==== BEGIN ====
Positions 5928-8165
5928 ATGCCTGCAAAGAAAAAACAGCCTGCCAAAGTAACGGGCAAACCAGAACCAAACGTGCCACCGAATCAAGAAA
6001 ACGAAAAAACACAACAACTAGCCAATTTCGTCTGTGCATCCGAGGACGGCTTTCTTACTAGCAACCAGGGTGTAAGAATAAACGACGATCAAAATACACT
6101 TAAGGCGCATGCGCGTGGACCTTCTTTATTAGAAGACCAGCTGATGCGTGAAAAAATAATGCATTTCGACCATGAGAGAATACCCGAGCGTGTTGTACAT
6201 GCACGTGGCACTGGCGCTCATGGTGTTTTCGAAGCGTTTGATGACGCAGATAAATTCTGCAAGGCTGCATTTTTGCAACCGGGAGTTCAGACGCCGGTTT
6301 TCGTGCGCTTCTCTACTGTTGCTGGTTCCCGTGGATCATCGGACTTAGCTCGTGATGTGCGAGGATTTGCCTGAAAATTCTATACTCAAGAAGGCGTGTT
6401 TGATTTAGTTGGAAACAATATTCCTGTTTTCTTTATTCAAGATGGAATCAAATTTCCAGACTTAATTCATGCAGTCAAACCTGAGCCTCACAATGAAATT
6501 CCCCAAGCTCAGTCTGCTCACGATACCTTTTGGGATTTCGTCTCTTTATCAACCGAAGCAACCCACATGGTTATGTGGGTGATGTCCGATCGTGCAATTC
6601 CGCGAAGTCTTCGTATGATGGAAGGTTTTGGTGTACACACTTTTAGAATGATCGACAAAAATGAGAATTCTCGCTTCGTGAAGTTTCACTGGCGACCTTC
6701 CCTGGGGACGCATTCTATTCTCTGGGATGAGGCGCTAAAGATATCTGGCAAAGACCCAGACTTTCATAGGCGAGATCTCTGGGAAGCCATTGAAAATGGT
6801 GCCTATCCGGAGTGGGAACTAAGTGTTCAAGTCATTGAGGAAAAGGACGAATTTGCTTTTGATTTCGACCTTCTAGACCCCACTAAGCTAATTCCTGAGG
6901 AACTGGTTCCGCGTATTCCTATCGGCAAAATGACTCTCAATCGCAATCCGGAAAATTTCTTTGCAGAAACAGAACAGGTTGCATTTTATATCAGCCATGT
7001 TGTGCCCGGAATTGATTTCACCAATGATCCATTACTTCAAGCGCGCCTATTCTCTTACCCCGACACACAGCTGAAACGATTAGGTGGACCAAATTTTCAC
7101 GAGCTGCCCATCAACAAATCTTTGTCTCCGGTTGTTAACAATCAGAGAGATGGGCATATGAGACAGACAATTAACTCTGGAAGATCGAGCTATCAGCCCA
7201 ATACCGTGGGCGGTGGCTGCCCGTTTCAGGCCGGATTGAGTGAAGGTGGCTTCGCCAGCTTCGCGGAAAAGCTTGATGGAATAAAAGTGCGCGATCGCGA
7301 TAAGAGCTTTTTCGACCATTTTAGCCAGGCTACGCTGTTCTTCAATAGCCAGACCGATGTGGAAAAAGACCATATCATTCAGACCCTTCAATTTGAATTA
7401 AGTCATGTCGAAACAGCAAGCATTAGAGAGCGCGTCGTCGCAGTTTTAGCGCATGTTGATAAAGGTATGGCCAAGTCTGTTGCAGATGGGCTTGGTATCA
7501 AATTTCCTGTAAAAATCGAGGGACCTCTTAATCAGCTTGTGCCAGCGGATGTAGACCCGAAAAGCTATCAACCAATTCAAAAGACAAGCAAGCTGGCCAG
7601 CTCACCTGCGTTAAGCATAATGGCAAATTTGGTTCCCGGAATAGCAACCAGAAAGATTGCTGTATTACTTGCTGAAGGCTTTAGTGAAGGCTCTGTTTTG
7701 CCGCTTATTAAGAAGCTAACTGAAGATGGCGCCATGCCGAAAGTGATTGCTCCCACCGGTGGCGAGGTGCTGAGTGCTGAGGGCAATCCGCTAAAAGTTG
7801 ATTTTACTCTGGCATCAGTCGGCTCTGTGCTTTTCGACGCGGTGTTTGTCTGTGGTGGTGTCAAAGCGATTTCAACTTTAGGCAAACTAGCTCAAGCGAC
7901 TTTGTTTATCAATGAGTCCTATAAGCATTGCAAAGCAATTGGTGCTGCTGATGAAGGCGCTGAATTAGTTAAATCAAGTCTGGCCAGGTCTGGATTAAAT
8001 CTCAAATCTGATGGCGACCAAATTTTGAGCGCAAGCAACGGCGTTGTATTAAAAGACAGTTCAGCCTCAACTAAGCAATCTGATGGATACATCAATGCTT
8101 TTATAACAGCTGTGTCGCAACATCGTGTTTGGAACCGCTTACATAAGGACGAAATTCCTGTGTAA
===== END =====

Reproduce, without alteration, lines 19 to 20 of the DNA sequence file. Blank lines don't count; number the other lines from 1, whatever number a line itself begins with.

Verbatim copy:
7601 CTCACCTGCGTTAAGCATAATGGCAAATTTGGTTCCCGGAATAGCAACCAGAAAGATTGCTGTATTACTTGCTGAAGGCTTTAGTGAAGGCTCTGTTTTG
7701 CCGCTTATTAAGAAGCTAACTGAAGATGGCGCCATGCCGAAAGTGATTGCTCCCACCGGTGGCGAGGTGCTGAGTGCTGAGGGCAATCCGCTAAAAGTTG